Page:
It’s hard to imagine Easter without Easter baskets. Traditionally, these are filled with candy treats such as chocolates and jelly beans, usually in the shape of an egg. There may also be hollow plastic eggs with coins or other treats inside. But did you ever wonder where the whole idea of baskets on Easter came from in the first place?
Like the Easter holiday itself, the basket is the result of the confluence of several traditions from different cultures. Some of these stem from the Judeo-Christian tradition; others date back to pagan customs.
In ancient Europe, the vernal or spring equinox was a significant time. In the original home of the Indo-Aryan peoples – ancestors of most of the ethnic and linguistic groups of Europe as well as Armenia, Kurdistan, Iran, Afghanistan and India – winters were long and bitter. Spring was considered a time of renewal and rebirth.
Among Semitic-speaking peoples of the ancient Middle East – who include the Hebrews, Arabs, Babylonians, Assyrians and others – it was a tradition to bring the first seedlings of the growing season to the temples in order to insure a successful harvest. This connection to agriculture is also reflected in the holiday’s relationship to the cycles of the moon; it is always held on the Sunday (day of Sol Invictus, or the “Unconquerable Sun”) following the first full moon after the spring equinox. To early farmers, the phase of the moon was always significant in determining when to plant seeds.
The tradition of Easter gift baskets is really most closely connected to Western Christianity, however. In the Roman Catholic Church, Easter is only part of an entire season of rituals and observances that begin forty-six days prior to Easter itself. Many who have experienced the revelry of Mardi Gras or Carnivale don’t realize that the “Fat Tuesday” celebration represents a last chance to party before entering that period called Lent – when the devout are expected to fast and give up meat, eggs and dairy. Lent ends on Easter, hence the tradition of a large, sumptuous family meal. At one time, it was a tradition for Roman Catholic families to carry the food for Easter dinner to Mass in a basket, where it could be blessed by the priest – harking back to the ancient tradition of bringing first crops and seedlings to the temple.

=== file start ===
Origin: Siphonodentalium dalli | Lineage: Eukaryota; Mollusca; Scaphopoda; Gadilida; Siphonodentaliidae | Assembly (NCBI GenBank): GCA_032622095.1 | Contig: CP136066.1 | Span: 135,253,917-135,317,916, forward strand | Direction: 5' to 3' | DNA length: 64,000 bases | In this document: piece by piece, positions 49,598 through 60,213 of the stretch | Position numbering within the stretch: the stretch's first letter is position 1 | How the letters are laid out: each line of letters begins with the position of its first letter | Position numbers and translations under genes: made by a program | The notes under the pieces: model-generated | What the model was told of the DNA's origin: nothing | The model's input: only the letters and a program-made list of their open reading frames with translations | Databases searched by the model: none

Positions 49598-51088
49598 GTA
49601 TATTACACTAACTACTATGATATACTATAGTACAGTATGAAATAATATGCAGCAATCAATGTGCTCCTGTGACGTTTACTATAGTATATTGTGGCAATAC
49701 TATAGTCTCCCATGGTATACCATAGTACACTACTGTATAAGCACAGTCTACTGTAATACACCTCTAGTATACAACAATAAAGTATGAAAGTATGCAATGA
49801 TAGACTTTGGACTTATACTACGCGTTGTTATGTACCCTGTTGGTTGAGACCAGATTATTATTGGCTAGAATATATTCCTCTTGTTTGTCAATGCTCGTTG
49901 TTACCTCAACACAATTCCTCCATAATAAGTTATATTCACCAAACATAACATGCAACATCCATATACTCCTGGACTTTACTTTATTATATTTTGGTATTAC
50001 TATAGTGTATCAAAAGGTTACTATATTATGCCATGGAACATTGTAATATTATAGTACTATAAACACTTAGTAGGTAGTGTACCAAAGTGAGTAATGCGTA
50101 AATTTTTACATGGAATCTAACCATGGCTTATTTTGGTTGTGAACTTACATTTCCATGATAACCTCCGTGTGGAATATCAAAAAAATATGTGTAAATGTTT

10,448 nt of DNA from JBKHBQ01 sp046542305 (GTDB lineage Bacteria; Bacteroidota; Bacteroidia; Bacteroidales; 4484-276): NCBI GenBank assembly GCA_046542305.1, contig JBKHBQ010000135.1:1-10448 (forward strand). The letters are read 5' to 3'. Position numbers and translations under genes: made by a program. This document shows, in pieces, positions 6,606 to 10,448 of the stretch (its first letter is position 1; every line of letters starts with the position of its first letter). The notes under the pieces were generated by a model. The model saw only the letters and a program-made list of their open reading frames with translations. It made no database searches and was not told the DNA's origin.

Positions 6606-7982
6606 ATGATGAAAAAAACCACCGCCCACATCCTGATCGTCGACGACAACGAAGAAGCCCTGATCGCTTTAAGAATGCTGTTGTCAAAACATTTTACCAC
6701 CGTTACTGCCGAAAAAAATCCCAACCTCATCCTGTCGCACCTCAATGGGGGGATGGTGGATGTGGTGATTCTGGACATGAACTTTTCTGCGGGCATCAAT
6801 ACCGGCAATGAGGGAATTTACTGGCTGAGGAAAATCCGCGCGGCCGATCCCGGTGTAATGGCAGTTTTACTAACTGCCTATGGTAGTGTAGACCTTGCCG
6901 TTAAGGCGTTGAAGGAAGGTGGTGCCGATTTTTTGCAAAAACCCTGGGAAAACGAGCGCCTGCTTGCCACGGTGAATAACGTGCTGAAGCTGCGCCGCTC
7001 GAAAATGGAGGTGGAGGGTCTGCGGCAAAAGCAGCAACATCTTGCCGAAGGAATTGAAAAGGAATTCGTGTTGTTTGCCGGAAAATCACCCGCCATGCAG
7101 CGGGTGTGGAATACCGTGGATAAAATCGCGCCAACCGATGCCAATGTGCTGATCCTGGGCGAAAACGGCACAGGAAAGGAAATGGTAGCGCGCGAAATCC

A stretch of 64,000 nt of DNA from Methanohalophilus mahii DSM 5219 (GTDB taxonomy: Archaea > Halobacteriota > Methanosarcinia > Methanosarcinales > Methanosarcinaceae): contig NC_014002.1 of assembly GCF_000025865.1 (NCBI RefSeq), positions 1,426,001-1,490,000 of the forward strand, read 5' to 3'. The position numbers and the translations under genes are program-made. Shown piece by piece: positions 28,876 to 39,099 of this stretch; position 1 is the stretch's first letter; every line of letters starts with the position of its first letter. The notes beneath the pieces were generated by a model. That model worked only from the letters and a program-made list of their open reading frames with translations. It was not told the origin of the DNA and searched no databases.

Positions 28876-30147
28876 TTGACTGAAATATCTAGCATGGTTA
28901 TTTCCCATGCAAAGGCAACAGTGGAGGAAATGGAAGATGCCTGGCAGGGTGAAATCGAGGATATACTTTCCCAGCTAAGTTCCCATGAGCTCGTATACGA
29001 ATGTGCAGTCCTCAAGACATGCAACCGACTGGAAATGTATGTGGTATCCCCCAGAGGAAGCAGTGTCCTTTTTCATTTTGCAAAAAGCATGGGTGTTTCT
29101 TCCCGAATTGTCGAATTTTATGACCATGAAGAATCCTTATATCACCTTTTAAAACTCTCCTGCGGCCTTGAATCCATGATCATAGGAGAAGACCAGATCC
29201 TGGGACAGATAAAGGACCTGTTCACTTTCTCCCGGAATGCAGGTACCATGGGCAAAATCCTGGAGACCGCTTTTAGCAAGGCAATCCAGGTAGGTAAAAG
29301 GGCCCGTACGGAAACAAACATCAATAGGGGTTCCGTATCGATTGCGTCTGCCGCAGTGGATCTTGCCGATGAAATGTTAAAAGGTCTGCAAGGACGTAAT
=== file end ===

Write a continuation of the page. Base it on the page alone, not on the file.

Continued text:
German immigrants to the U.S. contributed their own customs. “Pennsylvania Dutch” children eagerly awaited the Osterhase to deliver eggs on Easter Sunday, which he would deposit on his “rabbit’s nest” – hence the tradition of lining Easter gift baskets with grass (or more commonly today, artificial decorative grass).
Although considered a religious holiday, Easter is really a universal expression of renewal and new beginnings.
Source by Anne Harvester